Difficulty - Endurance
the difficulty of a hike/climb based upon the amount of cardio-vascular effort required the author has considered factors
such as distance, elevation gain and loss, steepness of terrain, weather conditions, bush-whacking, stream crossings, some
technical aspects such as hand use, talus, scree etc. This scale is highly subjective
and will vary greatly depending on the conditions in which the hike/climb was completed.
0 - sitting
5 - moderate
day scramble in summer conditions, the “average” scramble in Kane’s book or a longer day hike in Daffern’s
10 - Multi-week
high altitude climb with full expedition gear in extreme conditions
the difficulty of a hike/climb based upon the technical aspects of the climb/hike the author has considered the steepness
of the trail, the quality of the rock, the existence of talus, scree, the quality and amount of handholds, the amount of hazards
and the existence of exposure (fall distance) etc. This rating is based on the
most difficult part of the hike/climb unless the difficult part is very short and out of proportion to the rest of the hike/climb.
Note: the author believes that a rope and belay should be employed on exposed sections that are more than trivial in terms
of difficulty. It is completely up to you to determine what amounts to "trivial".
1: Hiking on a clear, well-maintained trail, no hazards and
1.5: Hiking on a rough trail, moderate inclines.
2: Hiking on an intermittent or hard to discern trail or animal trail, requires some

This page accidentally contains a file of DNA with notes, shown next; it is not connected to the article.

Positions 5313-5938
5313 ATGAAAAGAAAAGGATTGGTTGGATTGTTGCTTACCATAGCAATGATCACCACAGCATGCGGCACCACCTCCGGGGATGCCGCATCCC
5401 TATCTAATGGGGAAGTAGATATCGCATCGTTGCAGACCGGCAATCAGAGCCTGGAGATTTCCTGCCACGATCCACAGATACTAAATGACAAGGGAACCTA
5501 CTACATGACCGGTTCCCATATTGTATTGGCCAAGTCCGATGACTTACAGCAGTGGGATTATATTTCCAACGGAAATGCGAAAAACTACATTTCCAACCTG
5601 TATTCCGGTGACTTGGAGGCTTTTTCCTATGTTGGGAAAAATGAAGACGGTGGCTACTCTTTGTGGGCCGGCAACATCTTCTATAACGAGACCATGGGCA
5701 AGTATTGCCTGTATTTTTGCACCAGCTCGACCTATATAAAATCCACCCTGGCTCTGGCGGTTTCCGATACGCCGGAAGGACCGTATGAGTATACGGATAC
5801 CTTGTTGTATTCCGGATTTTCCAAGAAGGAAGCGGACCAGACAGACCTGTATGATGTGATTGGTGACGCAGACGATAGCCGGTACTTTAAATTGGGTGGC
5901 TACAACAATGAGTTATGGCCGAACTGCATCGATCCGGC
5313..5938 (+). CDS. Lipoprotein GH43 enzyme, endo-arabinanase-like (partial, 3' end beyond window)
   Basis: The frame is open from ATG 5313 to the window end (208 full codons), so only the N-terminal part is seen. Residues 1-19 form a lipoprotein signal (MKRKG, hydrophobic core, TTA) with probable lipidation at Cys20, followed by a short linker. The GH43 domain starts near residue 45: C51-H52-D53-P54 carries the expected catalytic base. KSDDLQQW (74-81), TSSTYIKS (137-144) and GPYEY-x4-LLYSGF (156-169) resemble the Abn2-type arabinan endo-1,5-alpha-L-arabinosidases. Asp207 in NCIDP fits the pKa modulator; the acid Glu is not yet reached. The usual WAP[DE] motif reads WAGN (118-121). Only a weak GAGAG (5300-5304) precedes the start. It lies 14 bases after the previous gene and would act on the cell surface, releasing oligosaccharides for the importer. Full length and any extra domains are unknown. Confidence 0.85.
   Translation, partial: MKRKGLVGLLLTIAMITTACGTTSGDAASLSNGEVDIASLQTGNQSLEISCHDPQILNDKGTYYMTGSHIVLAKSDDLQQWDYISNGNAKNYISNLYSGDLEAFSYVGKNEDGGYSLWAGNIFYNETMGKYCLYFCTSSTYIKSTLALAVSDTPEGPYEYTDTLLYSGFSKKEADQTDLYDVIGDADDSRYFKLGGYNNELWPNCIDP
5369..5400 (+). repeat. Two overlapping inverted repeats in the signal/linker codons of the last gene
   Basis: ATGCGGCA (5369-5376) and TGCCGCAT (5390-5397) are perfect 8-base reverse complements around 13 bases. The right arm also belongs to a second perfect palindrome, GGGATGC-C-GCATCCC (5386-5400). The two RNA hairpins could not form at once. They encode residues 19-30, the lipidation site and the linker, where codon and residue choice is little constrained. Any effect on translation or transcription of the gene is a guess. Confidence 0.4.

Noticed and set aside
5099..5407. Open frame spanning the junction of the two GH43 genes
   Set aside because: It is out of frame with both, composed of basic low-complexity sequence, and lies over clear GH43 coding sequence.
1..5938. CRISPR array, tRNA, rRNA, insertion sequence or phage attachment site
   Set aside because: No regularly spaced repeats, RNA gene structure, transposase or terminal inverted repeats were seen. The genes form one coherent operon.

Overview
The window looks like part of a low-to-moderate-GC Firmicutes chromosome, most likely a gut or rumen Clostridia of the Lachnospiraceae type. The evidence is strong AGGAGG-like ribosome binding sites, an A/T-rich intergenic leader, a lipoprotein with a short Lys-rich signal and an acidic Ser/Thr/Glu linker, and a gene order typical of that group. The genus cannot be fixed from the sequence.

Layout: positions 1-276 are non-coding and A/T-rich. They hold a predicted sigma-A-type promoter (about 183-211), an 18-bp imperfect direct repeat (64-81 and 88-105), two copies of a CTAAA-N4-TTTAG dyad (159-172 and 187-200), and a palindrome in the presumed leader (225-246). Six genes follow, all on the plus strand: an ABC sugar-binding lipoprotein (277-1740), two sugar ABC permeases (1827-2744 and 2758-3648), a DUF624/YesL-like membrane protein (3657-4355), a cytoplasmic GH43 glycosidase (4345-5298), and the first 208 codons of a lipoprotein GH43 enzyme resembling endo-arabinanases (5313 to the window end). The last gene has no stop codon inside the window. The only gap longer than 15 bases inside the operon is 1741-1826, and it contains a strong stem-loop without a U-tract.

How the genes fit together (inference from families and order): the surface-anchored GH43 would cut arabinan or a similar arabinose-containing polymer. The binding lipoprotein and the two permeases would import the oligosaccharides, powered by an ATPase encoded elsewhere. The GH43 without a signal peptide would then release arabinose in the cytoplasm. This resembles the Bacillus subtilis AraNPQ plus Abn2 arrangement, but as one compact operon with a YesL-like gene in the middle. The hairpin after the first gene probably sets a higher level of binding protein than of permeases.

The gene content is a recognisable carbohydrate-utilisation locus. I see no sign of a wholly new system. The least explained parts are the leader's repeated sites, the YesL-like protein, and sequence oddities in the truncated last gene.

route-finding skills, through brush, over fallen trees, mild talus or scree.
2.5: Hiking that requires route-finding skills, through thick brush,
over fallen trees and other small hazards or rough steep talus and scree, some use of hands may be required for balance but
such use is not necessary. Kane: “largely a hike”
3: Scrambling over rock, moderate hazards or steep talus, occasional use of hands required,
no exposure. Kane “easy”
3.5: Scrambling over steep rock, larger hazards or very steep talus, some route finding required, frequent use
of hands required, mild exposure, likelihood of injury if a fall occurs. Kane:
4: Scrambling over very steep rock, consistent use of hand holds to
ascend, route-finding required to stay off technical rock, descending may require rope, exposure, likelihood of severe injury
or death if a fall occurs. Kane: “difficult”
4.5: Scrambling over extremely steep rock, consistent use of hand holds to ascend, route-finding
required to stay off technical rock, rope recommended, descending will likely require rope, severe exposure, likelihood of
death if a fall occurs. Kane: “a climbers scramble”
climbing, techniques including counter pressure are employed, rope and protection
This link may provide more insight into the YDS rating system: